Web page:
We’ve left our dream home in the hills of the Tweed Valley after a five-year fight against a development project that we consider environmental lunacy.
We’re making the best of our enforced migration from one end of the Tweed Shire to the other – an easier and healthier lifestyle, more time to exercise, read, write and travel, and less battling weeds and the elements.
But our ordeal has been an object lesson in dealing with short-sighted local planning, uncaring state authorities and hidden commercial interests.
Back in 2002, after years moving from one Sydney rental to the next, we began planning our lives after full-time careers. For less than the price of a one-bedroom Sydney unit, we found a house on a few secluded acres in the beautiful Tweed Valley, overlooking canefields. To the north-east lay the Pacific, to the south-west Mount Warning and the caldera. There were wallabies and echidnas, frogmouth owls and kookaburras, a hillside of grass trees. A home for the rest of our lives.
It was five years before we could leave the Sydney jobs that paid the mortgage, but work began straight away. The southern slopes were sclerophyll rainforest, and Alex and his brother Jim cleared the toxic camphor laurels, giving native trees room to grow.
The north-facing slopes were covered with weeds that we dug out by hand, planting bird-attracting native trees and a substantial orchard of citrus, banana and fig trees. Locals were generous with plants and knowledge and we joined the Uki Garden Club. (We joined everything: the regional gallery, the museum, local clubs. I had the joy of singing with the Chillingham Voices community choir.)
Alex made it a big-hearted place, building a massive wooden deck and rock wall as entertainment areas. Through reafforestation, understorey planting and the creation of pathways, he made the western ridge into a sanctuary we called The Glade.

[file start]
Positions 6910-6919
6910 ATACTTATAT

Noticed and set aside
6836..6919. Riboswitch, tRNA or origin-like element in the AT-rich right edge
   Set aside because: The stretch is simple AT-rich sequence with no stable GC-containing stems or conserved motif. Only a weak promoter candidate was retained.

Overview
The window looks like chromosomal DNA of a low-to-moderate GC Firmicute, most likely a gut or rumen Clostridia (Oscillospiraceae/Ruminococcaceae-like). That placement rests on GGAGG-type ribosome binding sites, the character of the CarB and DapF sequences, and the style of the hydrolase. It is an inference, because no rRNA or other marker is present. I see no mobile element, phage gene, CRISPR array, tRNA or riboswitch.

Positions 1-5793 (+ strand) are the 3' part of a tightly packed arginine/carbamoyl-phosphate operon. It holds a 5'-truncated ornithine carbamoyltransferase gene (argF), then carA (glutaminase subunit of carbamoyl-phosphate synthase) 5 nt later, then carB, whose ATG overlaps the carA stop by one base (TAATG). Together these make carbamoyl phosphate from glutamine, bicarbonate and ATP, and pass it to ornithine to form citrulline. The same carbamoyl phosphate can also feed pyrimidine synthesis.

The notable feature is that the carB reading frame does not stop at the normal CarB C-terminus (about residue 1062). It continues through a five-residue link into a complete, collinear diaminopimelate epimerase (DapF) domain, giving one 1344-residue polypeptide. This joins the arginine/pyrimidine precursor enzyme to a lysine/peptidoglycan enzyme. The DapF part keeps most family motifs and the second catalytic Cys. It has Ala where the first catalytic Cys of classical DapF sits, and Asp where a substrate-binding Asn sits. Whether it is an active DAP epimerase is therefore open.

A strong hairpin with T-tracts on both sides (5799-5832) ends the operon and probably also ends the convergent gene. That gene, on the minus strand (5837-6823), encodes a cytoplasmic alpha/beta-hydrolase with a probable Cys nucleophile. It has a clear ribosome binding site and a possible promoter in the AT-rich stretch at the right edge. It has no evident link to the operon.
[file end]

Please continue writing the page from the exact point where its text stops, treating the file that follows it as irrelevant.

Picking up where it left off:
We planted hundreds of trees and renovated the house, first making guest rooms, then opening up the living and kitchen areas and adding a huge patio for convivial lunches. Alex put his heart into it, enlisting great local tradies who became our friends.
Directly below the property, bordering the canefields, was an area zoned to become the Tweed Shire Botanic Gardens. In 2003 the Council newsletter, Tweed Link, told us that plans for establishing the gardens were on track.
In 2008, not long after we’d moved in, Council announced a plan to convert an exhausted quarry on our eastern boundary into a garbage tip. We were incredulous. The old quarry was surrounded by floodwater every time the rains came. We took photographs, sent them to Council officers, wrote letters of protest and alerted the local media. How would it be possible to prevent leakage into the canefield irrigation system, and thence the Tweed River?
The multinational consultancy firm GHD was appointed to carry out an environmental assessment. They came to interview us in April 2009. We stated our objections – environmental damage first, then detriment to the value of our property. They’d note our concerns, they said. No, we replied – we’d submit them in writing. Others did the same, though there were few of us in the immediate area and one, a council worker, sold up that year, telling us the project was “a done deal”.